If you want the bees to live, shake them out on the ground in your apiary and let them take up with your hives.

Myself, I would never allow them into my apiary. They ARE diseased with nosema and possibly foulbrood or other maladies, if you don't know what to look for. Then they were likely left over bees from and abscond and robber bees caught before they returned home. They most likely are not a colony, as in the sense of family. You are only asking for trouble keeping them around your healthy hives.
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"Listen to the mustn'ts, child. Listen to the don'ts. Listen to the shouldn'ts, the impossibles, the won'ts. Listen to the never haves, then listen close to me . . . Anything can happen, child. Anything can be"

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Bees In Miami
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« Reply #2 on: October 14, 2012, 11:33:32 PM »

iddee: Thanks!  So should I just open the boxes and shake them at the ground around my hives?  Survival of the fittest so to speak?  I could tell it wasn't a healthy hive.....I still wanted to save it though.  I have a mentality that isn't always good...my husband always says "you can't save them all".  I don't want to spread disease, but at the same time, all my swarms came from the same colony we opened today, and they are doing GREAT!  (3 swarms just TWO WEEKS AGO!)  I was STUNNED to see how weak the "mother" hive was....Truly, I am at a loss.  Thanks again for your input.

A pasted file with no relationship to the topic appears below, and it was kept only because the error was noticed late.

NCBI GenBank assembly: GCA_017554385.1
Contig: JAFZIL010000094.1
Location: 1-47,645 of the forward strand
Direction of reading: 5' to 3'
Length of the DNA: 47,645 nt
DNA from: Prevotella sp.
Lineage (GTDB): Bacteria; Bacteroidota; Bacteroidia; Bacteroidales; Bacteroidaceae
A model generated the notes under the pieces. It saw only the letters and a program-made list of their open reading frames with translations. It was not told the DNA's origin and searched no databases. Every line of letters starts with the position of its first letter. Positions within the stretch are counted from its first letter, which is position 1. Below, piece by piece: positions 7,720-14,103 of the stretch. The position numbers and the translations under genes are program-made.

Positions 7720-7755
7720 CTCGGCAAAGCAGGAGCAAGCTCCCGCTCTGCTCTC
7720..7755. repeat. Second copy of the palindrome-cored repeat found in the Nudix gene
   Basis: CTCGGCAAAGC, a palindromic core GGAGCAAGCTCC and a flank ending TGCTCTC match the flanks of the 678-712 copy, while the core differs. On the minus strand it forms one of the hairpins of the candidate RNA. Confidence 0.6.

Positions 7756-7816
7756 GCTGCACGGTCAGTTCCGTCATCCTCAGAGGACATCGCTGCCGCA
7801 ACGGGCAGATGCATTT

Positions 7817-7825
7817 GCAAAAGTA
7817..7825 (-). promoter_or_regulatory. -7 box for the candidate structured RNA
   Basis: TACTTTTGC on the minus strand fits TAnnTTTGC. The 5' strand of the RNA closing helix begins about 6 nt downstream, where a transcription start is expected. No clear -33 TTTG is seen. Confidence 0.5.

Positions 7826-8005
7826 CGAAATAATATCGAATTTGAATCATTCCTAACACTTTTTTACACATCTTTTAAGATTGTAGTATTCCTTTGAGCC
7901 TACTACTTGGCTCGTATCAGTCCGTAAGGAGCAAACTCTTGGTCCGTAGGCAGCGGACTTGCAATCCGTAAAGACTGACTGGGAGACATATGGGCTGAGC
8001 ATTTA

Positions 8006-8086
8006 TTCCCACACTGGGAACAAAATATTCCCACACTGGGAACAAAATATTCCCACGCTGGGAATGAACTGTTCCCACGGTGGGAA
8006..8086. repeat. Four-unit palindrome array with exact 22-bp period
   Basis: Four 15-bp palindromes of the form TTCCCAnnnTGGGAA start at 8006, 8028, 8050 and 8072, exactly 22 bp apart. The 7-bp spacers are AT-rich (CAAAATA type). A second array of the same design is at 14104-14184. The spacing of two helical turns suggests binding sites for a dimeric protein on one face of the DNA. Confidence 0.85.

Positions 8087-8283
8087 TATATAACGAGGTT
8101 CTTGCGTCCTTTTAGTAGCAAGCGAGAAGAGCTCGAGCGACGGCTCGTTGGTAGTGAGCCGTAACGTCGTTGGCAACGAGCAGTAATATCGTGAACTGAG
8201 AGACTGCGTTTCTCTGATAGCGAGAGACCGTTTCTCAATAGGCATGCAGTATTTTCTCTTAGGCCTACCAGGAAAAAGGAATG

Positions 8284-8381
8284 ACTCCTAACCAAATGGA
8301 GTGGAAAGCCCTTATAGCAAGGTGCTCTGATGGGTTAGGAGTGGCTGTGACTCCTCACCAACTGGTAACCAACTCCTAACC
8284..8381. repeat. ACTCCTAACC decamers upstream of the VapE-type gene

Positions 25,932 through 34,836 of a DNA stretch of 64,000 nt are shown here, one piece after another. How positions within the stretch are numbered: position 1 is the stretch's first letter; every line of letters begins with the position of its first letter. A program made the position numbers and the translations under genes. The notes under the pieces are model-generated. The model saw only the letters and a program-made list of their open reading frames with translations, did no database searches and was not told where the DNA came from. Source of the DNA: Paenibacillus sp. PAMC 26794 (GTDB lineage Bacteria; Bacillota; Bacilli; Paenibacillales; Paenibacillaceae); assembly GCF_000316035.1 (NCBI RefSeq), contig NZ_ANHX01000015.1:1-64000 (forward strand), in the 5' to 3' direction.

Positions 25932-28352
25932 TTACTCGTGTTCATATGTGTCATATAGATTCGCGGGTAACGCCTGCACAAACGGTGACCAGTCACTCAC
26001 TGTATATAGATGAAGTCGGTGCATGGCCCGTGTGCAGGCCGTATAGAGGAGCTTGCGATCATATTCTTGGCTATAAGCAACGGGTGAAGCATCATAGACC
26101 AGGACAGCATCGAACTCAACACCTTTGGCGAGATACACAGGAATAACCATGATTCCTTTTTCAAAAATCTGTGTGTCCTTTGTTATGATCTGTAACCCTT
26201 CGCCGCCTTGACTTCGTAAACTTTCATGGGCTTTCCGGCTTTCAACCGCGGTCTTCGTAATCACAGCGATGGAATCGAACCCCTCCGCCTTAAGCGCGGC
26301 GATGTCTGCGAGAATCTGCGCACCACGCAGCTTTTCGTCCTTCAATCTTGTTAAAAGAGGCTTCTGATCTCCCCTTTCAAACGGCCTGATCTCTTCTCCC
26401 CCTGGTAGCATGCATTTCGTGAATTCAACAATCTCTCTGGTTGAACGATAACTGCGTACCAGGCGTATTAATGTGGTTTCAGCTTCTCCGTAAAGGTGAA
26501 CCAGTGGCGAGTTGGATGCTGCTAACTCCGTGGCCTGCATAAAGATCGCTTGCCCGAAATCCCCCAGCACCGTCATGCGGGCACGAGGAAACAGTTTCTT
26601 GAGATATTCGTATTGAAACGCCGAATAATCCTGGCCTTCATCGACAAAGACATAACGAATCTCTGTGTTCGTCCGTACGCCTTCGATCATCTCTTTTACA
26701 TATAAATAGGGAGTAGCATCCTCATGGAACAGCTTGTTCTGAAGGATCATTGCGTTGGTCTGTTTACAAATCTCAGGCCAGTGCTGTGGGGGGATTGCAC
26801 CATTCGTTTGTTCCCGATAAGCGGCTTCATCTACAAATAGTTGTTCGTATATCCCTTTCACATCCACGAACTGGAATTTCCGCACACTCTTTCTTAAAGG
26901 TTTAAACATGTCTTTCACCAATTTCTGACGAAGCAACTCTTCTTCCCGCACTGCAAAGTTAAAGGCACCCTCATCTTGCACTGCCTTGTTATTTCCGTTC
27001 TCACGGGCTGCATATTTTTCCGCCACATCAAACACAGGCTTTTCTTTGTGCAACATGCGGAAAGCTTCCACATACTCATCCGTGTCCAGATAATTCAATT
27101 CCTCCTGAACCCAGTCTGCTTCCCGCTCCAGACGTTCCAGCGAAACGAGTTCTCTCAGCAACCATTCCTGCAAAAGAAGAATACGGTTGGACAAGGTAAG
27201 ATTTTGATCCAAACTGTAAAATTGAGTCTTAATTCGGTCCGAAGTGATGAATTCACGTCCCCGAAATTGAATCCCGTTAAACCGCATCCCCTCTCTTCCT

Added:  iddee:  Should I just burn the comb, and release the bees?  I have put them into NEW hives (just finished building and painting the hives and supers!)  ..I don't want to lose equipment....But again, the colony put out stong swarms (just two weeks ago)...which are doing great!  Was it just their location that made it go so bad?  They were in a nasty area under our shed.  

Really, I am pretty desperate as to what to do...HELP!!!  Thanks to ALL!
« Last Edit: October 15, 2012, 04:58:21 AM by Bees In Miami » Logged
iddee
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« Reply #3 on: October 15, 2012, 09:02:57 AM »

If your bees are from the same colony, I would do a newspaper combine. Just set them on top your other weakest hive, with a single sheet of newspaper between the boxes. They will slowly remove the paper as they adjust to being together.

No, I wouldn't burn anything.